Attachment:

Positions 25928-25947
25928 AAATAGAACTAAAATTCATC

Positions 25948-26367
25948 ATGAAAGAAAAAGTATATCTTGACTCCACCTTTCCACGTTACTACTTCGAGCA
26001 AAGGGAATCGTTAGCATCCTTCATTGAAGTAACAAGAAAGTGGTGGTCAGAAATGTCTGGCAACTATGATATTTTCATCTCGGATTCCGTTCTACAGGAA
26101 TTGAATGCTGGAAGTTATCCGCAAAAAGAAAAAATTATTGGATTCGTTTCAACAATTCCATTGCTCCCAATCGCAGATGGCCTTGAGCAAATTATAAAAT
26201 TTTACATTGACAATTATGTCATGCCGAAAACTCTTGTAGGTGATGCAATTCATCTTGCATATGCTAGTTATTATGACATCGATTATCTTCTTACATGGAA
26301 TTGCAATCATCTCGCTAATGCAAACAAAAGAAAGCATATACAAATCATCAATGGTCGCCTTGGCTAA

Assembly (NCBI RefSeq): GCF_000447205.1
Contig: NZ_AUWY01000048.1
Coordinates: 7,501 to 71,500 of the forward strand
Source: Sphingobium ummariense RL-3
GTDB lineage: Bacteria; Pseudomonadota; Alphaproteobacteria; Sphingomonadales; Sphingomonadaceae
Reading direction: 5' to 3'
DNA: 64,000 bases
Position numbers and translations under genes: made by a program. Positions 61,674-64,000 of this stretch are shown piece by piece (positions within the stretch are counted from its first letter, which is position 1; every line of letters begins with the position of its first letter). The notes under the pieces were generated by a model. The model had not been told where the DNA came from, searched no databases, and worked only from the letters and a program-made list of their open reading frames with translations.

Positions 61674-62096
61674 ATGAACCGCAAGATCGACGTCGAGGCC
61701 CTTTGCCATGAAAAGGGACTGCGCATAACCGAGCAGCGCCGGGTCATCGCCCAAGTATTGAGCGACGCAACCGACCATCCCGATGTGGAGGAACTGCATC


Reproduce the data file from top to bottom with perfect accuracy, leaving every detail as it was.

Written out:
Positions 25928-25947
25928 AAATAGAACTAAAATTCATC

Positions 25948-26367
25948 ATGAAAGAAAAAGTATATCTTGACTCCACCTTTCCACGTTACTACTTCGAGCA
26001 AAGGGAATCGTTAGCATCCTTCATTGAAGTAACAAGAAAGTGGTGGTCAGAAATGTCTGGCAACTATGATATTTTCATCTCGGATTCCGTTCTACAGGAA
26101 TTGAATGCTGGAAGTTATCCGCAAAAAGAAAAAATTATTGGATTCGTTTCAACAATTCCATTGCTCCCAATCGCAGATGGCCTTGAGCAAATTATAAAAT
26201 TTTACATTGACAATTATGTCATGCCGAAAACTCTTGTAGGTGATGCAATTCATCTTGCATATGCTAGTTATTATGACATCGATTATCTTCTTACATGGAA
26301 TTGCAATCATCTCGCTAATGCAAACAAAAGAAAGCATATACAAATCATCAATGGTCGCCTTGGCTAA

Assembly (NCBI RefSeq): GCF_000447205.1
Contig: NZ_AUWY01000048.1
Coordinates: 7,501 to 71,500 of the forward strand
Source: Sphingobium ummariense RL-3
GTDB lineage: Bacteria; Pseudomonadota; Alphaproteobacteria; Sphingomonadales; Sphingomonadaceae
Reading direction: 5' to 3'
DNA: 64,000 bases
Position numbers and translations under genes: made by a program. Positions 61,674-64,000 of this stretch are shown piece by piece (positions within the stretch are counted from its first letter, which is position 1; every line of letters begins with the position of its first letter). The notes under the pieces were generated by a model. The model had not been told where the DNA came from, searched no databases, and worked only from the letters and a program-made list of their open reading frames with translations.

Positions 61674-62096
61674 ATGAACCGCAAGATCGACGTCGAGGCC
61701 CTTTGCCATGAAAAGGGACTGCGCATAACCGAGCAGCGCCGGGTCATCGCCCAAGTATTGAGCGACGCAACCGACCATCCCGATGTGGAGGAACTGCATC